Microsoft Office 365 beta release date: Now

By Richi Jennings. April 18, 2011.

Office 365 logo (Microsoft)
Updated: If you've been waiting for the Microsoft (MSFT) Office 365 public beta, wait no longer. The release date is here. In IT Blogwatch, bloggers take a gander at it.

Your humble blogwatcher curated these bloggy bits for your entertainment. Not to mention Mere words quaver and fail at the excellence of this video...

Mike Heck looks at it: [is he related to Phil?]

Microsoft ... handles 10 billion ... messages a day and has a 15-year history of deploying and managing massive data centers ... [so] is applying that expertise to several of its popular enterprise products ... all brought together online as Microsoft Office 365.


Office 365 offers predictable costs ($2 to $24 per user, per month), which can be lower than maintaining an in-house data center. ... For casual users, the Office Web Apps are convenient online companions to Word, Excel, PowerPoint and OneNote ... letting you access, view, and edit documents directly from your Web browser.  

Tim Conneally adds:

It's been just about six months since Microsoft rolled out the first limited beta ... and now the company is releasing the public beta ... six months before the product's anticipated final launch. ... Office 365 is meant to be a replacement for Office Live Small Business.


The Office 365 Marketplace ... is an "app store" for Office 365 partner apps and services. ... It will have 100 apps and 400 professional services available.  

Elsa Wenzel sells it:

Much of Office 365 will embrace components of the Microsoft Business Productivity Online Standard Suite (BPOS), which includes Exchange, SharePoint, Office Communications Online, and Office Live Meeting.


Office 365 is not [just] a collection of online counterparts to Word, Excel, and PowerPoint. Microsoft released just such a collection last June as Office Web Apps. ... Both integrate with Office software on your PC ... [and] will work with Internet Explorer, Firefox, Chrome, and Safari on the Mac.


What's in Microsoft Office 365? Office Professional Plus ... Office Web Apps ... Microsoft Exchange Online ... SharePoint Online ... [and] Lync Online.  

Brian Oliver Bennett notes the oint in the flyment:

The downside? This access comes at a price. ... Businesses with between 1 to 25 employees ... must pay $6 per person per month. ... Sounds like a reasonable price until stacked up against Google’s Google Docs service, which offers much of the same functions but for a flat fee of $50 per year, per employee.


Adding salt to the wound, companies must purchase a separate license for Office on the desktop. What’s more, using ... Office Live, for free, offers the same interface and productivity options as Office 365 ... [excpet for] the ability to collaborate, plus provide and manage access for a group of users.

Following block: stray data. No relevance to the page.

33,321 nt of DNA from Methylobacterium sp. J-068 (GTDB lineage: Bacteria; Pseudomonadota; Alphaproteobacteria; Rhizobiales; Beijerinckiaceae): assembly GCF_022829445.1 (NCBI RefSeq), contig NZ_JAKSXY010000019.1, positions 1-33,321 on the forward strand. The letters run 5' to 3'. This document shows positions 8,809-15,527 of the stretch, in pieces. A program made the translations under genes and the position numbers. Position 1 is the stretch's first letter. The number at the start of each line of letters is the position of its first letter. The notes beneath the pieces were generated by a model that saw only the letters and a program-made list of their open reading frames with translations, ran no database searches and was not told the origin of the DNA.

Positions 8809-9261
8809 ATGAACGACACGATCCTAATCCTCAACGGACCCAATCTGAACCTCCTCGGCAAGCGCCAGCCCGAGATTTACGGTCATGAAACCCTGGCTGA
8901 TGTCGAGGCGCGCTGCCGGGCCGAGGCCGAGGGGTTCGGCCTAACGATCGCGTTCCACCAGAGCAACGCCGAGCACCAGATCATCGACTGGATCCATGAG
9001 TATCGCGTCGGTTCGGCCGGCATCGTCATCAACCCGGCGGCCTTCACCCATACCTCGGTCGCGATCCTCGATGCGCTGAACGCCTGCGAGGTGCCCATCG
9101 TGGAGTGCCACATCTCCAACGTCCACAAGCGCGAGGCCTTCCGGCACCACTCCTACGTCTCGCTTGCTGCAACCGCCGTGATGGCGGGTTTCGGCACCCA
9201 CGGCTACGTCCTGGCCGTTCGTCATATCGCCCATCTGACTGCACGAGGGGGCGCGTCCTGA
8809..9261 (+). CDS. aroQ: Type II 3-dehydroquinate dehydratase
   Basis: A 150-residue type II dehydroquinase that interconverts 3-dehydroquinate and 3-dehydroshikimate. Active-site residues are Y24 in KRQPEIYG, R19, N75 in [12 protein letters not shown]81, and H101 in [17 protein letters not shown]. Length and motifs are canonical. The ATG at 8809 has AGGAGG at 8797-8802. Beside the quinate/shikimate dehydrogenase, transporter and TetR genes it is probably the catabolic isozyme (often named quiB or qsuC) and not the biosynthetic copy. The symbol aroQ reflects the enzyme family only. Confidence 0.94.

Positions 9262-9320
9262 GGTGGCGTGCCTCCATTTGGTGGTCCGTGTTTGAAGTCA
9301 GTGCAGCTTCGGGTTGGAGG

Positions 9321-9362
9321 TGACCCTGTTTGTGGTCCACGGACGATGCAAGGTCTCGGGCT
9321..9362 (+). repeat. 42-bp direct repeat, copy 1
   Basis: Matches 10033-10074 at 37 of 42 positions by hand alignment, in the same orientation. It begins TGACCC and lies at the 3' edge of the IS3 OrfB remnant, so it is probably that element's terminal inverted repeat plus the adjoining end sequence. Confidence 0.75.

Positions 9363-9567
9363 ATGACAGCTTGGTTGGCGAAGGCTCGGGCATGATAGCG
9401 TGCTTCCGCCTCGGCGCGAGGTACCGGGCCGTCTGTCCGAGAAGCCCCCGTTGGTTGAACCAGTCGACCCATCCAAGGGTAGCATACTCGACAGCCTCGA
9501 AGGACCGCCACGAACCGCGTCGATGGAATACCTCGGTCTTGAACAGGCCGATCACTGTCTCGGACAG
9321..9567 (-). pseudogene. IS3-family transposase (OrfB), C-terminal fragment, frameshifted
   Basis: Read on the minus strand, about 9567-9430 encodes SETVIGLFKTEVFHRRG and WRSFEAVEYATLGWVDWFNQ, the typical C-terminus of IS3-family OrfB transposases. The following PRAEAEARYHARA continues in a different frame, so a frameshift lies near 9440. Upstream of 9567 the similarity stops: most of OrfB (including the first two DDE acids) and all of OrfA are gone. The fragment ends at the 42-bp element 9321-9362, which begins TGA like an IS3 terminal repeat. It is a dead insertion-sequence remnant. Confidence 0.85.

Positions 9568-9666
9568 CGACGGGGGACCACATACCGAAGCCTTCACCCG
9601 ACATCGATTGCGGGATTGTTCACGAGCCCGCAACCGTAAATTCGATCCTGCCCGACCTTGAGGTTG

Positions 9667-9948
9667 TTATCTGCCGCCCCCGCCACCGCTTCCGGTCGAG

But Tony Bradley argues it "virtually pays for itself":

Office 365 is almost a no-brainer for small and medium companies. ... Even the largest organizations could operate more efficiently, and cut costs ... [with] Office 365. ... You have the cost of the server hardware, the OS ... server application ... and the client access licenses. You have the cost of electricity to power the server infrastructure, and ... to run the air conditioning to keep the data center cool. You have the investment ... necessary to perform data backups. And ... the annual compensation and benefits for the IT staff it takes to manage it all.


Combine Office 365 with Windows InTune PC management, and ... free you and your users up to focus on your core business and do what you do best.  


And Finally...

Mere words quaver and fail at the excellence of this video

[hat tip: Rupert Goodwins, who also exhorts us to, "watch to the end of the credits."]  
Don't miss out on IT Blogwatch:

Richi Jennings, your humble blogwatcher

Richi Jennings is an independent analyst/consultant, specializing in blogging, email, and security. He's also the creator and main author of Computerworld's IT Blogwatch -- for which he has won American Society of Business Publication Editors and Jesse H. Neal awards on behalf of Computerworld, plus The Long View. A cross-functional IT geek since 1985, you can follow him as @richi on Twitter, pretend to be richij's friend on Facebook, or just use good old email: You can also read Richi's full profile and disclosure of his industry affiliations.

Copyright © 2011 IDG Communications, Inc.

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